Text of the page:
Under the Shedding Sycamore

With apologies to Henry W…


Under the shedding sycamore tree
The irritated gardener stands;
The gardener, a busy woman is she
With aching back and hands,
And the muscles of her flabby arms
Are weak as rubber bands.


What, what to do with all that bark?
Now strewn out all around
It covers the the porch, the roof, the yard,
And every scrap of ground.
Why are apples in short supply,
Yet worthless bark abounds?


Her back is tired from bending,
The garden cart piled high
With quirky pieces of papery bark–
There a nose, there a mouth, an eye
A mask of camouflage, faces of wood
Still all on the grass they lie.


Week in, week out, from morn till night,
You can hear the litter fall,
Achenes in spring, bark in summer
Giant brown leaves in fall.
And the branches come down every season
With no regard for all.


Cursed, cursed are those who planted
This regal sycamore
With no thought to it’s future girth or height
Just ten feet from the door,
When we would prefer its litter to fall
All on the forest floor.


Toiling,—rejoicing,—sorrowing,
Onward through the yard she goes;
Each morning sees the same task begin,
Each evening sees it close;
How long, how long must this go on
Before she has earned repose?


Thanks, thanks to thee, my worthy friend,
For the lesson thou hast taught!
Don’t plant a sycamore near thy house
Or all thy days will be fraught
With leaves, achenes, bark, and twigs
And thy battle will come to nought.

The Catalpa Forest

the catalpa tree in the side yard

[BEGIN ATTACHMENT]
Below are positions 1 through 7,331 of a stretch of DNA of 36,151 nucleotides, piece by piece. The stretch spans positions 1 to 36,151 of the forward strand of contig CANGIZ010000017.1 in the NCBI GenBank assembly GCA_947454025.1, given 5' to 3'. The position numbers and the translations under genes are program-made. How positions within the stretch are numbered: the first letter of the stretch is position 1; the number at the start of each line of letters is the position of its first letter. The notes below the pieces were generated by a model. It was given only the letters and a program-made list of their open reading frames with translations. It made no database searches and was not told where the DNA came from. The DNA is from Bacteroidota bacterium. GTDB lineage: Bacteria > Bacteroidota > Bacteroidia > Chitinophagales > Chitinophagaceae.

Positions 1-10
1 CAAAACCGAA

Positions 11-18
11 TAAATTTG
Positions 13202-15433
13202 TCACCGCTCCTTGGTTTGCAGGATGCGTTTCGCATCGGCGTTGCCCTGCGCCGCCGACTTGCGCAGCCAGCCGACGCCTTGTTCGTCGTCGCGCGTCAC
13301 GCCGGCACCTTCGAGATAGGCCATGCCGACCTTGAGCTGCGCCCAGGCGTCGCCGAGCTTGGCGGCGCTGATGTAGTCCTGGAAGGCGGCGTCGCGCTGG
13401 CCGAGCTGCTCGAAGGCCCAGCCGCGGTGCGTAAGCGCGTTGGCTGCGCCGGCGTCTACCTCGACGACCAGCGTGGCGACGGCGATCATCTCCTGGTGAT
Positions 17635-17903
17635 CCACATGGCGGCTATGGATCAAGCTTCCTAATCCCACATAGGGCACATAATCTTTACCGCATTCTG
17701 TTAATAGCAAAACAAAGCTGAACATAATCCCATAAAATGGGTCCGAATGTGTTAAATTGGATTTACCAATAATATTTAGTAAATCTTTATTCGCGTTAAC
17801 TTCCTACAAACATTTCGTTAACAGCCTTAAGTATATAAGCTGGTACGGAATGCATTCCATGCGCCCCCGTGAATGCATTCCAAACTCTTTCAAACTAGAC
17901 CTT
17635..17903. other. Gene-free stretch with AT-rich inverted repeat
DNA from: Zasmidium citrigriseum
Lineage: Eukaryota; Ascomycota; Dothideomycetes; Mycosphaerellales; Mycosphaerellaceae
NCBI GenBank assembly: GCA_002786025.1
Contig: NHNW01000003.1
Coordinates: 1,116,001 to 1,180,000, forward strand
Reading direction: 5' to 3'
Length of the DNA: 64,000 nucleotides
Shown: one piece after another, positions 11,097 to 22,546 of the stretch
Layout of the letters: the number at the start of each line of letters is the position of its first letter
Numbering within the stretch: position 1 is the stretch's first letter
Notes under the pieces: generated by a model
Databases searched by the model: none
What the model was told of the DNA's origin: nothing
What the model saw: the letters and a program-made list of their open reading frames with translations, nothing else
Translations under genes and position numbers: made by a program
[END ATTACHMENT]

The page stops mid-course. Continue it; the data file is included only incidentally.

Dominates.
catalpa tree and sunset
A late bloomer,
She wears lace in June
on her sunlit green dress


Luxuriously, she gives with abandon all she has —
blossoms, twigs, branches, seeds, leaves…

The birds and the wind
deposit her bean pod necklaces
far away at the grassy edge of the hillside. 


Every spring there is a new little tree.
Or three.
The catalpa forest grows
and the wind is sweet with the orchid blooms.

Her waist is not small nor dainty,
Eleven feet around,
No arms could encircle her.

Green lichen covers her bark,
And winter shows her true form
of gnarled, aged branches.

Birds and bees love her,
and so does the hammock.

The view is unforgettable
on a June Sunday afternoon.
Birdsong and breeze and the billowy green
bring gentle rest to the needy soul.

Reblogged this from June a couple of years ago….

Shoes of Fear

The cottage on Apple Hill Road was getting a new roof.

Ladders leaned against every side safely tied off
by the safety supervisor.

ladder on unpainted house

I bend to untie knotted shoestrings of fear that
keep me tethered to solid ground.

I boldly step barefoot onto the rung. Fear is banished,
no longer in command.

I will walk the slope of the roof, stand at the peak
in glorious freedom and joy.

From there I will leap to the dark swaying branches
of the oak that sweeps to the sky.

Tree in spring

swiftly swiftly now climbing enveloped in the sheltering radiance
of sun drenched leaves and waving ripples of wind and blue,
tendril arms reach to dark limbs, feet find footholds and crevices
that only eagles have known.
toes curl around the top branches outstretched arms grow feathers
head thrown back in victory mouth gulping the liquid drops of air
the sun rays are heat and flames scorching my face
and i dare not look down.

redwoods and sky

this breadth of view this heaven of angels, of muses, of clarity;
Do Not Fear the angels say each time they meet a mortal.
They know we fear their wings their otherness
their instructions
of impossibility.
but each time we unstrap those shoes of fear (no matter how stylish the heel or brilliantly cunning the color)
and run barefoot on the shards of a cracked life,
God shouts with joy, the angels cheer
and the beast retreats into the ground.

Armstrong Redwood Forest